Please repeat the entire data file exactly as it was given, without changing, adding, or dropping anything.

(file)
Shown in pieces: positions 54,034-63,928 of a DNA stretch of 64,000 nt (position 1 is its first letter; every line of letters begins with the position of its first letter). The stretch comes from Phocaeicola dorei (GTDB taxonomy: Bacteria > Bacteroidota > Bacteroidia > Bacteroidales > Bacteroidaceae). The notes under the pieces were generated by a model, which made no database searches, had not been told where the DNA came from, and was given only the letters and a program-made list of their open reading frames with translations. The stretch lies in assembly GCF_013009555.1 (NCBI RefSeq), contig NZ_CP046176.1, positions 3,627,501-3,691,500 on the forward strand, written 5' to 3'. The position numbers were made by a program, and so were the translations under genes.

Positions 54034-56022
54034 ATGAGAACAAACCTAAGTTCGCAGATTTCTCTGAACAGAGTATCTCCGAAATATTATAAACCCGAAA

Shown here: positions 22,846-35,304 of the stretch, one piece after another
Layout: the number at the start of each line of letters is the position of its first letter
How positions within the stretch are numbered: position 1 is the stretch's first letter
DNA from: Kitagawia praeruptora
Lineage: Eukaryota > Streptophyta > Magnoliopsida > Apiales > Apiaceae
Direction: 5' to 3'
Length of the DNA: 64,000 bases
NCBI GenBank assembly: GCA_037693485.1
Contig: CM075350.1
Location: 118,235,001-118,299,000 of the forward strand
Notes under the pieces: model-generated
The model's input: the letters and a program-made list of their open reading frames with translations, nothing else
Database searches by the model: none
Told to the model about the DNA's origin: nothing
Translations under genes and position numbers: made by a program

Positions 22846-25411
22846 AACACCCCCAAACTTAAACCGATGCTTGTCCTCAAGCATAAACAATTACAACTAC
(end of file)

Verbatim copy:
Shown in pieces: positions 54,034-63,928 of a DNA stretch of 64,000 nt (position 1 is its first letter; every line of letters begins with the position of its first letter). The stretch comes from Phocaeicola dorei (GTDB taxonomy: Bacteria > Bacteroidota > Bacteroidia > Bacteroidales > Bacteroidaceae). The notes under the pieces were generated by a model, which made no database searches, had not been told where the DNA came from, and was given only the letters and a program-made list of their open reading frames with translations. The stretch lies in assembly GCF_013009555.1 (NCBI RefSeq), contig NZ_CP046176.1, positions 3,627,501-3,691,500 on the forward strand, written 5' to 3'. The position numbers were made by a program, and so were the translations under genes.

Positions 54034-56022
54034 ATGAGAACAAACCTAAGTTCGCAGATTTCTCTGAACAGAGTATCTCCGAAATATTATAAACCCGAAA

Shown here: positions 22,846-35,304 of the stretch, one piece after another
Layout: the number at the start of each line of letters is the position of its first letter
How positions within the stretch are numbered: position 1 is the stretch's first letter
DNA from: Kitagawia praeruptora
Lineage: Eukaryota > Streptophyta > Magnoliopsida > Apiales > Apiaceae
Direction: 5' to 3'
Length of the DNA: 64,000 bases
NCBI GenBank assembly: GCA_037693485.1
Contig: CM075350.1
Location: 118,235,001-118,299,000 of the forward strand
Notes under the pieces: model-generated
The model's input: the letters and a program-made list of their open reading frames with translations, nothing else
Database searches by the model: none
Told to the model about the DNA's origin: nothing
Translations under genes and position numbers: made by a program

Positions 22846-25411
22846 AACACCCCCAAACTTAAACCGATGCTTGTCCTCAAGCATAAACAATTACAACTAC